Hypnolobster
Apr 12, 2007

What this sausage party needs is a big dollop of ketchup! Too bad I didn't make any.


I've always sort of wondered why school busses don't have underride bars.

Motronic
Nov 6, 2009


MOTRONIC FOR MODERATOR, MAKE AI GREAT AGAIN


Grimey Drawer

Seat Safety Switch posted:

Wow, I always figured school buses were really flimsy and would just blow apart on a rear end impact like a box truck. They must build those things on one hell of a frame.

The build the hell out of them period. As a hose monkey, I can tell you they are the hardest drat things to cut apart. Fortunately I've never had the need to do so on an actual accident scene, but the ones we get to cut up in training take some doing. There's no peeling and pushing with hydraulic tools like we do with cars and trucks. This is a Sawzall and air hammer affair all the way, and you have to cut down the bays (under/around the side windows) and open the sides up like mini draw bridges or it just takes too drat long.

Queen_Combat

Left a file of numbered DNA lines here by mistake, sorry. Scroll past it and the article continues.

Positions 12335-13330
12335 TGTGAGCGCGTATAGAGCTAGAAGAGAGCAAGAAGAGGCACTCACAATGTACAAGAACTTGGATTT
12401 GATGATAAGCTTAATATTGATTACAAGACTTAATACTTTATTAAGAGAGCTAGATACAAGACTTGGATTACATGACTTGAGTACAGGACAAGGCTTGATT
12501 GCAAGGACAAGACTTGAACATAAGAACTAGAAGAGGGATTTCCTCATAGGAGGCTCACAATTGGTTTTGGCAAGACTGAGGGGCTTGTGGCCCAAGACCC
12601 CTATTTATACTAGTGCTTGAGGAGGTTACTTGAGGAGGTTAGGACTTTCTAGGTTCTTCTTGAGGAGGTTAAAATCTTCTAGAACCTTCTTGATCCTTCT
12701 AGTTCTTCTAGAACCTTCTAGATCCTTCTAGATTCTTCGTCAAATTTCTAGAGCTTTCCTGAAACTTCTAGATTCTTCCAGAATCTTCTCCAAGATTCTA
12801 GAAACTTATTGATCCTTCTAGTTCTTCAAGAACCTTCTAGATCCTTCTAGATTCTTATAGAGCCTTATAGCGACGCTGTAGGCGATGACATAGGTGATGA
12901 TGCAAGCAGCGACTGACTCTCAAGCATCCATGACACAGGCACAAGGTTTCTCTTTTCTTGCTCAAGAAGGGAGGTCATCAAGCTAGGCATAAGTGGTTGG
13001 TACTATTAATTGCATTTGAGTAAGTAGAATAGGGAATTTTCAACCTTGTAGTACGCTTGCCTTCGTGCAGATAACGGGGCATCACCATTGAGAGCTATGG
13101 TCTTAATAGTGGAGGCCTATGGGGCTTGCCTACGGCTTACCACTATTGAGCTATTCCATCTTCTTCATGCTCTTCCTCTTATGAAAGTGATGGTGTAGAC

Jan 15, 2011


Hypnolobster posted:

I've always sort of wondered why school busses don't have underride bars.

Probably a combination of cheapness, the idea that they spend most of the time in 20mph zones (a misconception, but an understandable one), cheapness, lack of specific regulation, and cheapness?

cakesmith handyman
Jul 22, 2007

Pip-Pip old chap! Last one in is a rotten egg what what.



Oh hey remember those dies I said needed to run? Small update. The chromed first stages cleaned up okay with a bit of elbow grease, I got a fella in to sandblast the rest, which made them look much more usable but revealed a shitton of older damage:

[
Much better, though we had to spray a little oil on there as they started rusting immediately

[
A lot of fiddly work, grinding this back to working surface by hand would simply not happen.

[


[
Plenty of old weld repairs visible...

[
Well that doesn't look too bad?

[
Um, will that be a problem? Apparently not for the small volume we'll run.

[
Again, spot the old repairs

[
Apparently this part used to 'run like a bitch' By the looks of it it ran on welding rods.